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Help: Fiddle Strings

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Mbo 03 Jul 00 - 09:27 PM
Chanteyranger 03 Jul 00 - 09:40 PM
JenEllen 04 Jul 00 - 12:36 AM
Mark Clark 04 Jul 00 - 02:32 AM
Willie-O 04 Jul 00 - 09:18 AM
GUEST,murray@mpce.mq.edu.au 04 Jul 00 - 09:53 PM
Jim Krause 05 Jul 00 - 02:57 PM
Hardiman the Fiddler 05 Jul 00 - 03:10 PM
Kim C 05 Jul 00 - 04:54 PM
Chanteyranger 06 Jul 00 - 01:36 AM
Marion 16 May 01 - 02:36 PM
Jenny the T 16 May 01 - 03:36 PM
Marion 17 May 01 - 12:33 PM
Jenny the T 17 May 01 - 03:11 PM
Sorcha 17 May 01 - 03:22 PM
Jenny the T 17 May 01 - 03:30 PM
Sorcha 17 May 01 - 03:34 PM
Mark Clark 17 May 01 - 11:47 PM
Mark Clark 17 May 01 - 11:53 PM
Mark Clark 18 May 01 - 12:09 AM
Marion 20 May 01 - 04:41 PM
Mark Clark 20 May 01 - 11:15 PM
Marion 20 May 01 - 11:33 PM
GUEST,Rex on the work 'puter 12 Nov 02 - 01:17 PM
GUEST,Dwightm 01 Dec 11 - 04:59 PM
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Subject: Help: Fiddle Strings
From: Mbo
Date: 03 Jul 00 - 09:27 PM

Well, it's about time my fiddle got a restringing. I have 15 year old Black Diamond strings that I put on 3 years ago, on it now, and I can tell you it's not a very nice sound! Can anyone suggest some quality violin strings that are relatively inexpensive and not to hard to locate?

--Mbo


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Subject: RE: Help: Fiddle Strings
From: Chanteyranger
Date: 03 Jul 00 - 09:40 PM

Thomastik "Dominant" steel strings are widely used, but it has been recommended to me not to use their E strings, which are weak and quickly lose their sound quality. I use dominants, and for the E, I started using Pirastro, on the recommendation of a fiddler/violin maker I bought a fiddle from. They sound brighter and stronger than dominant E's, and I'm told they're sturdier. That's what I do (I play Irish and Scottish fiddle music) but it also depends on what kind of playing you do - what kind of sound you're after.

chanteyranger


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Subject: RE: Help: Fiddle Strings
From: JenEllen
Date: 04 Jul 00 - 12:36 AM

Thanks chanteyranger!
I'd had some difficulty with the E's. I'll try the Pirastros...
~Elle


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Subject: RE: Help: Fiddle Strings
From: Mark Clark
Date: 04 Jul 00 - 02:32 AM

Try Thomastik Spiro-Core (I think that's what they're called). They have light blue silk wound around the ball end of the string and the E string is also wound.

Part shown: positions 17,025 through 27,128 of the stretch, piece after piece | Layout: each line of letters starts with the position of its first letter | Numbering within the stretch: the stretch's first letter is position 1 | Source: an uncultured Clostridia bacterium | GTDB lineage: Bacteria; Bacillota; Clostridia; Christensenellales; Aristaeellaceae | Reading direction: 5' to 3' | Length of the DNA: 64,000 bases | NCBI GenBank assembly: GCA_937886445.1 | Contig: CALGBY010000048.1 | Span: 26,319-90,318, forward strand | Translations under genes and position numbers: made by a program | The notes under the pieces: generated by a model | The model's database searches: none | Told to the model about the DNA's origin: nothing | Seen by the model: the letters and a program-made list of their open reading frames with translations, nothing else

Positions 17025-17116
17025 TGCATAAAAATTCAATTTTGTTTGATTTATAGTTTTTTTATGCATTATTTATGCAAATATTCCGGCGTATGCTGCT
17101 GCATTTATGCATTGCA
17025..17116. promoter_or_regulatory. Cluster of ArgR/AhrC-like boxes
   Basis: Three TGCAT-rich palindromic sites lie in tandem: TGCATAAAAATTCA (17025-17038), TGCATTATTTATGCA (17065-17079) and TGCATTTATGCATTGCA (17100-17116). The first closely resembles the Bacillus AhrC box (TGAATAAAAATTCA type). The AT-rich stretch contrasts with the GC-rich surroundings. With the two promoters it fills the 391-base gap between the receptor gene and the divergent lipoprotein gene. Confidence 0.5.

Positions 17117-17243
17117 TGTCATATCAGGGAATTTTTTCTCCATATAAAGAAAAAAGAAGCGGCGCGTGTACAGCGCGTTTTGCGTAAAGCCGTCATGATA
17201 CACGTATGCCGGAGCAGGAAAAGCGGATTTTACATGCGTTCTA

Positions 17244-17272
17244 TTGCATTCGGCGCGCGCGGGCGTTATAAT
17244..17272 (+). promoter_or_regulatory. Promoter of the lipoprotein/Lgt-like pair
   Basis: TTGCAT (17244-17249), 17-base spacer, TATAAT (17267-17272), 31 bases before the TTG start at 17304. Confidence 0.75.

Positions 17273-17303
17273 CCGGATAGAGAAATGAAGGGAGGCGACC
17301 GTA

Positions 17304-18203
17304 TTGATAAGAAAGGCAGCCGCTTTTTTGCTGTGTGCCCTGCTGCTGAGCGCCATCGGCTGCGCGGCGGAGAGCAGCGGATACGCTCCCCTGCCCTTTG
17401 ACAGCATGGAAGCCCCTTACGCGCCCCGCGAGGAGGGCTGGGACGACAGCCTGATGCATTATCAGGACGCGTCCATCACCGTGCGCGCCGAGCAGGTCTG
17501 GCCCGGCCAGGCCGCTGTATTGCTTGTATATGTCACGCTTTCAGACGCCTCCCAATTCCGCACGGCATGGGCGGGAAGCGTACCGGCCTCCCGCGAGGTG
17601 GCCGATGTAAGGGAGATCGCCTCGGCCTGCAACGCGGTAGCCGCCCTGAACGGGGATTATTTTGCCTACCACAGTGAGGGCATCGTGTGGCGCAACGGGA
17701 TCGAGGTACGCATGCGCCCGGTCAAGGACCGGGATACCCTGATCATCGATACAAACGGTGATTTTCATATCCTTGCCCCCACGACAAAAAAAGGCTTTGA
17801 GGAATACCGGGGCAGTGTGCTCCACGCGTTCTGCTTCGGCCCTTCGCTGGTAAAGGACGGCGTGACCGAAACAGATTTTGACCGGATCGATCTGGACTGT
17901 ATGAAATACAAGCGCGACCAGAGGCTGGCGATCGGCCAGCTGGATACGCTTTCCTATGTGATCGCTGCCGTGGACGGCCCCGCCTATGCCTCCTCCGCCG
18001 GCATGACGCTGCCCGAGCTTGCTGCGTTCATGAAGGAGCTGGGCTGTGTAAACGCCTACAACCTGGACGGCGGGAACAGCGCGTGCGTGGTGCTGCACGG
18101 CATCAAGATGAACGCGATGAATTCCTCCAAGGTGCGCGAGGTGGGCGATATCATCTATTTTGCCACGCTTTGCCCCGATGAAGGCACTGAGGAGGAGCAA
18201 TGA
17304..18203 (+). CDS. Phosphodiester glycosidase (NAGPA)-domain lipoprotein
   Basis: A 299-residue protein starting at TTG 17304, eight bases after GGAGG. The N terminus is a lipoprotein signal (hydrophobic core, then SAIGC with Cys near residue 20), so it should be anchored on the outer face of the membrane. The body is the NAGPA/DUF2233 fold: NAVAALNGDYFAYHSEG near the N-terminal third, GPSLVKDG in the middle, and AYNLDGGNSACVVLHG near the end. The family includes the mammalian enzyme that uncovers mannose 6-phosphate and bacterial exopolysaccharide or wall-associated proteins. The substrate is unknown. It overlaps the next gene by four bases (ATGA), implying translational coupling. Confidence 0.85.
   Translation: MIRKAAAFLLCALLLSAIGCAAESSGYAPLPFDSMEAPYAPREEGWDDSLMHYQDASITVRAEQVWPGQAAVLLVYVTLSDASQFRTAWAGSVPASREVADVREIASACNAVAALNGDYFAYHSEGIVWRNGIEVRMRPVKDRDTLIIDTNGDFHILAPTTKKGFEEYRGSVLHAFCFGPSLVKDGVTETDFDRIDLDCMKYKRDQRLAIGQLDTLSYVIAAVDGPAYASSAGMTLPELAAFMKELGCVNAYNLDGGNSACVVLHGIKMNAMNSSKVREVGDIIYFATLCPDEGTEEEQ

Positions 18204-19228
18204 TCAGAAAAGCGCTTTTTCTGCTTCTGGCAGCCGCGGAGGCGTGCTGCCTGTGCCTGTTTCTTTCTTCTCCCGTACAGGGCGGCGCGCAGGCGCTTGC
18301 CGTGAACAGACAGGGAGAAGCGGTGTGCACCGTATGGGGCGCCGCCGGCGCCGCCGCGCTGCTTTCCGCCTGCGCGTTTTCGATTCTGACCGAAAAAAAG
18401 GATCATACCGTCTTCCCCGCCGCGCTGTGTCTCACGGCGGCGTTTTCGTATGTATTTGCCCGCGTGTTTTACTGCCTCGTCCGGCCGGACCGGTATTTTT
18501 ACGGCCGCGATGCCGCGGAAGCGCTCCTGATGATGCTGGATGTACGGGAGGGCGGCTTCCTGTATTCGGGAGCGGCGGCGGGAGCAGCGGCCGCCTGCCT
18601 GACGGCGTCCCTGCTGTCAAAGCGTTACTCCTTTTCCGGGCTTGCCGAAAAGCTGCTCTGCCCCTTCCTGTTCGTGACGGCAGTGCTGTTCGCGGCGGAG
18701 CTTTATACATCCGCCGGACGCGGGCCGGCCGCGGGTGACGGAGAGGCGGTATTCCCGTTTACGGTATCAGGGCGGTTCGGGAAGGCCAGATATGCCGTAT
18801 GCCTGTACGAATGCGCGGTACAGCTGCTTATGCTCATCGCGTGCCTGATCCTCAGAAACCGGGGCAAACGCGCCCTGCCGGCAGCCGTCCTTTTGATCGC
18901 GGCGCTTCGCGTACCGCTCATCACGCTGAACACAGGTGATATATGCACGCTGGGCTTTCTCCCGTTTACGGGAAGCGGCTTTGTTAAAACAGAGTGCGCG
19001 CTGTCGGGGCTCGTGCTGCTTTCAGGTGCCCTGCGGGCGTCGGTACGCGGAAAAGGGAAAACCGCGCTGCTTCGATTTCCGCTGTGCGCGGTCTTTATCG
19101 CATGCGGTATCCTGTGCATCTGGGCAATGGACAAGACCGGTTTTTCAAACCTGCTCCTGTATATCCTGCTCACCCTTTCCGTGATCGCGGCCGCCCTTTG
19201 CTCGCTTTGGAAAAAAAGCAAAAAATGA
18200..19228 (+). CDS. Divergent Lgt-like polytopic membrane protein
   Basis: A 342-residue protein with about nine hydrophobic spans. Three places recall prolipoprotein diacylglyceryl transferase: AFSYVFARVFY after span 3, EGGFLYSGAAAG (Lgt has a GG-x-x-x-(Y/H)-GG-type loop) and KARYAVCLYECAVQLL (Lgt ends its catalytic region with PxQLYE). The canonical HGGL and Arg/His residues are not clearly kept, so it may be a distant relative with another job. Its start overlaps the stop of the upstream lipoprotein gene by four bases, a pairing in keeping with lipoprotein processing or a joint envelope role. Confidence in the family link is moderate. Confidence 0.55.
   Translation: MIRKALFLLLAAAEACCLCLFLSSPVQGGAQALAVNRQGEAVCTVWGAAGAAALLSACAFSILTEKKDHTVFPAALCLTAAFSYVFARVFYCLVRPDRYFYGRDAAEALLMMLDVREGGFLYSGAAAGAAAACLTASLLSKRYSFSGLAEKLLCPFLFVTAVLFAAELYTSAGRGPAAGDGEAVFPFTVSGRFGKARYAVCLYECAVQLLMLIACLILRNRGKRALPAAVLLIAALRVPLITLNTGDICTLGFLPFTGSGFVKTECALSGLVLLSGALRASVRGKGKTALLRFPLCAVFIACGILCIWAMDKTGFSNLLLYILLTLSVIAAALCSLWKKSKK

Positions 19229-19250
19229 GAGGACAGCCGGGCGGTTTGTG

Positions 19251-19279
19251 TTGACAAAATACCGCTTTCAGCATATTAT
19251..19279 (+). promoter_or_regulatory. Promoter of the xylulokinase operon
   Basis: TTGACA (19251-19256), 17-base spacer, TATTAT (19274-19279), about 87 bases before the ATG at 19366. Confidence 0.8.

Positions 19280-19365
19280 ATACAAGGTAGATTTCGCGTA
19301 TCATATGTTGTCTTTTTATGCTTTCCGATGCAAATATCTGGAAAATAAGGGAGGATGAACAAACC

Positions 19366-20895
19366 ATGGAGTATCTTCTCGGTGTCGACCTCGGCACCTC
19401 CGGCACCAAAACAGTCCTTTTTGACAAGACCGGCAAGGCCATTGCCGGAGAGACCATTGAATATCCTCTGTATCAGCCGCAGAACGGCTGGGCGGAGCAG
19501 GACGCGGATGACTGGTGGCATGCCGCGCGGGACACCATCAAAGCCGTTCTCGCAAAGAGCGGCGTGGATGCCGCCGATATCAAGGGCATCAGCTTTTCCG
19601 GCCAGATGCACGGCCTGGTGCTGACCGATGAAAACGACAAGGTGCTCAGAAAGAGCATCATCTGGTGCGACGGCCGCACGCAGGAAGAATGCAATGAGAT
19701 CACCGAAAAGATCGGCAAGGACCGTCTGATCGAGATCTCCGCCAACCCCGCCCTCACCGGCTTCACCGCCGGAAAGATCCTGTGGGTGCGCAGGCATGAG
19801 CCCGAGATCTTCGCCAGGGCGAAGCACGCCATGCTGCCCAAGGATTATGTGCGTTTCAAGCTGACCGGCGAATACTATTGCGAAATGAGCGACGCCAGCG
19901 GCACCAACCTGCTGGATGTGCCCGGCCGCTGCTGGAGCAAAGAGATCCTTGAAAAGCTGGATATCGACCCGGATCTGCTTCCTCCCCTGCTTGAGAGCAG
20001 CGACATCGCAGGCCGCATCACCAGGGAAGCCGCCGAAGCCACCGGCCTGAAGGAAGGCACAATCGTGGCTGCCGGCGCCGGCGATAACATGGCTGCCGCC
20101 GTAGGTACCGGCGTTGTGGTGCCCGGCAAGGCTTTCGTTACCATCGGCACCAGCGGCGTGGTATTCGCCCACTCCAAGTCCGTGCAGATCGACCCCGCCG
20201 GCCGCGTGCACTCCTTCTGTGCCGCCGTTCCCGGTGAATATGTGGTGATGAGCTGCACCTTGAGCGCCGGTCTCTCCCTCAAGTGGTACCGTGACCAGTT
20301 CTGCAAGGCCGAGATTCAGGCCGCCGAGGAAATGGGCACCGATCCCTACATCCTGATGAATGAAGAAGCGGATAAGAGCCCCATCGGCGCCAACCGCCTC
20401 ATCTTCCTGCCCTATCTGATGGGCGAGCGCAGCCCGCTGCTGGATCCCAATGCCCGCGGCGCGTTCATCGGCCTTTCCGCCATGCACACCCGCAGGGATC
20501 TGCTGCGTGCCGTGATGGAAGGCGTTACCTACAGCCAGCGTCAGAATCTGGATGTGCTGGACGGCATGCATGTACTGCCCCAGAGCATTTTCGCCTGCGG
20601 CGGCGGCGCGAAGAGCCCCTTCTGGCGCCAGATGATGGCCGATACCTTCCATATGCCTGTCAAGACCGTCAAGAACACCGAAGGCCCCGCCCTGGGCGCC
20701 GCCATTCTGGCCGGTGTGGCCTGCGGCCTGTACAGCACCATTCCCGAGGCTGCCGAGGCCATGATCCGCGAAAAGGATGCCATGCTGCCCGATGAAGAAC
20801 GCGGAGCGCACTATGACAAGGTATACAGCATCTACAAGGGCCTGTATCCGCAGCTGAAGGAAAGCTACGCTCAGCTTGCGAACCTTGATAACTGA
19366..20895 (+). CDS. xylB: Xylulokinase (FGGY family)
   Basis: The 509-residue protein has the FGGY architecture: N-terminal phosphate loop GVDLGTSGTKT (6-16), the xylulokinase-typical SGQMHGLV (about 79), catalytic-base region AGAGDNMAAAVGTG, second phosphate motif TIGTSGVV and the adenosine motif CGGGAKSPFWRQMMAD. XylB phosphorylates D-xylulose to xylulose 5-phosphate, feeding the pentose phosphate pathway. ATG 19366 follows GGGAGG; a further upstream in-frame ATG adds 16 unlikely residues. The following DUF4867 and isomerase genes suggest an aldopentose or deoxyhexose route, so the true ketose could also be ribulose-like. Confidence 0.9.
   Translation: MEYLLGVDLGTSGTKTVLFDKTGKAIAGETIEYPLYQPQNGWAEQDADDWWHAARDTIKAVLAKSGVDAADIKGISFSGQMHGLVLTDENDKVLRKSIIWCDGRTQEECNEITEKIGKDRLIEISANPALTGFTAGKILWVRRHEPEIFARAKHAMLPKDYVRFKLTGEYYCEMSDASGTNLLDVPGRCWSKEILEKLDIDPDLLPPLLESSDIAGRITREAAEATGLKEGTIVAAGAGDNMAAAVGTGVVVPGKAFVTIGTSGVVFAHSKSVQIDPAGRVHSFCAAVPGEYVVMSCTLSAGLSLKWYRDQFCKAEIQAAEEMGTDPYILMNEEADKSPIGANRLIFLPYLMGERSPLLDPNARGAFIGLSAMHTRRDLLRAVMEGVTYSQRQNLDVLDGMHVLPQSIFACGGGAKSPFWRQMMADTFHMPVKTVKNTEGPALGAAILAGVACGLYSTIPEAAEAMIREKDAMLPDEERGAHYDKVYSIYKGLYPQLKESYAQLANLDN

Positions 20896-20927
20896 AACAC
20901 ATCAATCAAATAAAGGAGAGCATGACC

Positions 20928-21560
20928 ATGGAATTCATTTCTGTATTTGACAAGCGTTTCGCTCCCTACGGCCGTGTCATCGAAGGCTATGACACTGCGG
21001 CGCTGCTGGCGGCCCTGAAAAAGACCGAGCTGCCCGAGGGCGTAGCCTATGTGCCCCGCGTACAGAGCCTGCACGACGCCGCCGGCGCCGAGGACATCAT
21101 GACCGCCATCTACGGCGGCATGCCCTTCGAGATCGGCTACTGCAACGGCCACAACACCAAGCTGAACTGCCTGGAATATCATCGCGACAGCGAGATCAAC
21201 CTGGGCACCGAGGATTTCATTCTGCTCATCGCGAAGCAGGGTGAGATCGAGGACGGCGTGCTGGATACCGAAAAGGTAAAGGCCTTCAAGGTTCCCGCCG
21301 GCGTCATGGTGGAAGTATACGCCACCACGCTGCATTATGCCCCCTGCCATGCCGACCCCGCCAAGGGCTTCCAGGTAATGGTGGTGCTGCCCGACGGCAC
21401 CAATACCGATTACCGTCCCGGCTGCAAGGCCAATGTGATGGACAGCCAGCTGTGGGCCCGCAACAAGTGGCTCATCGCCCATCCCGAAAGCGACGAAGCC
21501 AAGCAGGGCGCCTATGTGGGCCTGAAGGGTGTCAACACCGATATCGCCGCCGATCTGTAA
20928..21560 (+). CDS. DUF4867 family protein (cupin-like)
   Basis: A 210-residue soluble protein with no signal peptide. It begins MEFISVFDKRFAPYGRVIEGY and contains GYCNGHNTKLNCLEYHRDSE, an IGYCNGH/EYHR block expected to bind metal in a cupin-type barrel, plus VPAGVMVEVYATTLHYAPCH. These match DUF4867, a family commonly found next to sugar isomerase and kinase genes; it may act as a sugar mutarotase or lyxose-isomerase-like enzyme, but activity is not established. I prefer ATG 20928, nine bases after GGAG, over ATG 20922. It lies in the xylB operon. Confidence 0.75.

These string have a wonderful sound and feel. You'll never be sorry. Many fiddlers I know play them and, if it makes any difference, I think they are the strings Kenny Baker plays.

      - Mark


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Subject: RE: Help: Fiddle Strings
From: Willie-O
Date: 04 Jul 00 - 09:18 AM

Unfortunately I have always found that there is a direct correlation between price and quality in fiddle strings.

The ones that have been far and away the best are...what the hell are they called? With the crude psychedelic graphic design, and different coloured wrappings--they cost $40-50 Cdn but sound good for a couple of years. Right now I'm using D'Addario Preludes, about 5 months old, for $30 I really don't recommend them. Never sounded as good as the other ones.

Thomastiks are acceptable, but they're about like the D'Addarios.

Considering the cost of fiddles these days, using inferior strings to save a few bucks is liking driving a new car on bald tires. The good strings, you can replace them after a year or two and give them away to someone for whom they'll be a big improvement if they are used to cheap crappy ones.

Just my 3 cents Canadian (2 cents US)

W-O


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Subject: RE: Help: Fiddle Strings
From: GUEST,murray@mpce.mq.edu.au
Date: 04 Jul 00 - 09:53 PM

My late wife was a violinist and she preferred Kaplan and Dominant strings. They are extremely expensive compared to guitar strings; but violin strings last a lot longer.

Murray


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Subject: RE: Help: Fiddle Strings